“Many agents in the field told us that although there is now less hesitancy in seeking approval for electronic surveillance under the Foreign Intelligence Surveillance Act, or FISA, the application process nonetheless continues to be long and slow,” the commission said. “Requests for such approvals are overwhelming the ability of the system to process them and to conduct the surveillance. The Department of Justice and FBI are attempting to address bottlenecks in the process.”

It was in the wake of these revelations, and the growing accusations against the government for its failure to protect the American people on 9/11, that the President ordered the existing program of the NSA setting up mechanisms to respond immediately to requests for access to domestic communications with foreign powers.

The Attorney General issued a legal brief in January of 2006, explaining the legal basis for his actions in the wake of unauthorized publication of classified details of the NSA program by the New York Times. There’s some valid disagreement among legal scholars whether his argument is correct or not; however, I don’t think there’s any valid claim that the President was not acting in good faith, in accordance with what he believed to be powers to which the Constitutional entitled him. The arguments he raises are at least plausible. The Authorization to Use Military Force, passed a week after the WTC attacks, constitutes a clear declaration of war, as Hamdan v Rumsfeld confirmed. There’s a bunch of case law about surveillance that sidesteps the question of Executive privilege to surveil foreign powers acting within our borders, taking for granted that such power exists and is not within the court’s jurisdiction to impede. In re Sealed Case confirmed it; so did Truong and Keith, two decisions frequently cited in constitutional analyses of wiretapping cases. Surveillance of military enemies has consistently been a part of the conduct of war throughout military history. Protecting the US against attacks by foreign powers is clearly, constitutionally the President’s job.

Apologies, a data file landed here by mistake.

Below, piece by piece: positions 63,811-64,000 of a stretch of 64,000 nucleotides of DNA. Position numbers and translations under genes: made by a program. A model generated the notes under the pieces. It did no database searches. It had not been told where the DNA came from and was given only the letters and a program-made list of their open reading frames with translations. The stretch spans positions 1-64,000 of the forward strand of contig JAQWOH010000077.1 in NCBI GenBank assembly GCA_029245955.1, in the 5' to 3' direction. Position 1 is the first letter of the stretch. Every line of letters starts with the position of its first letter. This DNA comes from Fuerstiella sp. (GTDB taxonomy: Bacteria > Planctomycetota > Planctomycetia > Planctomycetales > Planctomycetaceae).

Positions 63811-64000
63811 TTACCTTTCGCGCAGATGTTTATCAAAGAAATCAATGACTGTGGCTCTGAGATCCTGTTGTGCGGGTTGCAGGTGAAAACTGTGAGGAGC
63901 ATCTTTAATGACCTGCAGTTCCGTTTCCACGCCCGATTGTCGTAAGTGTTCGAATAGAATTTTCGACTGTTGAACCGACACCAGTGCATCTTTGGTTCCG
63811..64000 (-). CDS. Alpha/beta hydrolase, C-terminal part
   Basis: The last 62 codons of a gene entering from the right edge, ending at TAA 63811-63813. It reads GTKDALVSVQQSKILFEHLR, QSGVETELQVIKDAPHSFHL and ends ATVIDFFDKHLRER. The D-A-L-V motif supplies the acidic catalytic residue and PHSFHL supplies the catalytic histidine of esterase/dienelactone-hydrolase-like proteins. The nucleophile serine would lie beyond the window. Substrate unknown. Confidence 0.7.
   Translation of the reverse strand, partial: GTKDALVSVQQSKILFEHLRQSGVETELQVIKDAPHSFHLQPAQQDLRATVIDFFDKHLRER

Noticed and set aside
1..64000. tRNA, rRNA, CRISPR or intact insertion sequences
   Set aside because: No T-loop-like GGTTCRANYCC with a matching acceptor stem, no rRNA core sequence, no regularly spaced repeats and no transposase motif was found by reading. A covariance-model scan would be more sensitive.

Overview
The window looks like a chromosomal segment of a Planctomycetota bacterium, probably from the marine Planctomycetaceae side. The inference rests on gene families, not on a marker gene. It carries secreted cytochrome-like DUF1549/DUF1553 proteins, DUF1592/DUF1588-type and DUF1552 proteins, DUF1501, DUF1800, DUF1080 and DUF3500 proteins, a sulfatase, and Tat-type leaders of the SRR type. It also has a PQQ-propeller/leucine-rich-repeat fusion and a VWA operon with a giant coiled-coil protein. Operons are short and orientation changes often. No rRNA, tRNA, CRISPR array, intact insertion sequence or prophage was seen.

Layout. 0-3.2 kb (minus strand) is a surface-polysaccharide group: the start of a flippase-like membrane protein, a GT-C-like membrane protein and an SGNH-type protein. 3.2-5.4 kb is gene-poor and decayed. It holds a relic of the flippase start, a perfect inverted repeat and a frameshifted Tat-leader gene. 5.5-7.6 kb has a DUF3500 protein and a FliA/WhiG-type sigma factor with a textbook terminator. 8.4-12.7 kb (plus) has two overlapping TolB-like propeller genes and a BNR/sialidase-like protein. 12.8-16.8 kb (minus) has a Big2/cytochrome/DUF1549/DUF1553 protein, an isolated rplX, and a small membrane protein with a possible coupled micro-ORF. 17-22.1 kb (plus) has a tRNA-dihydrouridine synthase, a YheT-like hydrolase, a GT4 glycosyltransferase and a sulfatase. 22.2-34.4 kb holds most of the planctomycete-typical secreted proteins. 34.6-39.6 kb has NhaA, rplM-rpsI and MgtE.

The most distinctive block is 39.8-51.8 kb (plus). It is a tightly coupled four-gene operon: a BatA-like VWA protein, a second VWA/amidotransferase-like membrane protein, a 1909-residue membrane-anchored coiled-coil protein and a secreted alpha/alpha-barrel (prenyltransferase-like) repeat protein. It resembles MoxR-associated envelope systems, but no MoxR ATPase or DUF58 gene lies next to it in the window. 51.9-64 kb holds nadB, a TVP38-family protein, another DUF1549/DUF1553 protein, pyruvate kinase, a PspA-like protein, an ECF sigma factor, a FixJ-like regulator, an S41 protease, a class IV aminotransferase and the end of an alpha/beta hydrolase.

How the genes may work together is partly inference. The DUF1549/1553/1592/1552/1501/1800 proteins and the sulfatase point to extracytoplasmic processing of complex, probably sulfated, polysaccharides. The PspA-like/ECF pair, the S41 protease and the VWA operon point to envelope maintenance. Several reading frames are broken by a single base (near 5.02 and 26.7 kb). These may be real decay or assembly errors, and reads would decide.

There are excellent analyses of the President’s legal case to be found on the internet. Perhaps the best, and most balanced, I’ve read was the analysis presented before the Senate Judiciary Committee in March of 2006 by David Kris, formerly of the Dept of Justice and currently legal counsel to Time-Warner. I also like Baseball Crank’s legal analysis, although he’s more obviously partisan. My own sense is that this is a no-brainer; so long as the origin of the call is plausibly a hostile foreign operative, tapping the call meets the Fourth Amendment “reasonableness” standard, falls within the President’s legitimate war powers, and does not require a warrant. I personally like the “border crossing” argument raised in Kris’ brief, but not being used by the government. Kris observes that based on the “reasonableness” standard, it’s legal without a warrant to search the property of any individual crossing into the US from a foreign nation, simply by virtue of the fact that he’s crossing the border. Why shouldn’t the same standard apply to phone calls and emails?

Regardless of where you fall on the legal issues, however, to refer to a disagreement over the legitimate extent of Presidential war powers as “breaking the law” is clearly an exercise in ill will and tendentious language. President Clinton raised nearly a dozen, obviously spurious Constitutional challenges to Ken Starr’s subpoenas, and nobody with the slightest intellectual integrity thought they had any merit; yet, nobody thought of accusing the President of “breaking the law” by stalling the subpoenas in this manner; he has a right to raise legal challenges. President Bush has a defensible legal argument for his surveillance program; argue the legal details as much as you like, but his defense is far more defensible than Clinton’s stalling, and far more deserving of our recognition of his intent to operate within the law. Even if some court settles the issue and decides the government’s case is not legitimate, they’re not “breaking the law” in any meaningful sense.

And for the record, the decision of the Eastern Michigan district court in ACLU v NSA back in 2006 does not constitute settling the issue. I’ve never seen such widespread derision for a court decision; even those who firmly believe the President’s program was illegal, recognize that Judge Taylor’s decision in this particular case was devoid of legal reasoning, and an embarrassment to the legal profession. The government obviated the need for further litigation by giving in and advocating changes to FISA beginning in January of 2007, the result of which was the recent update to the law; but the matter remains unsettled by legitimate court ruling.

Suicide Pact

At the heart of the Left’s agita over “illegal” wiretapping is the testimony of Mark Klein, an AT&T employee, identifying a locked room run by NSA into which run switches from various parts of the world. The claim by Senator Dodd, based on Klein’s testimony, was that the NSA had access to every call and every email made by every person in the US. That’s probably exaggerated — there’s no way you could prove that based on Klein’s testimony alone — but it serves to illustrate why there’s so much contention about this issue.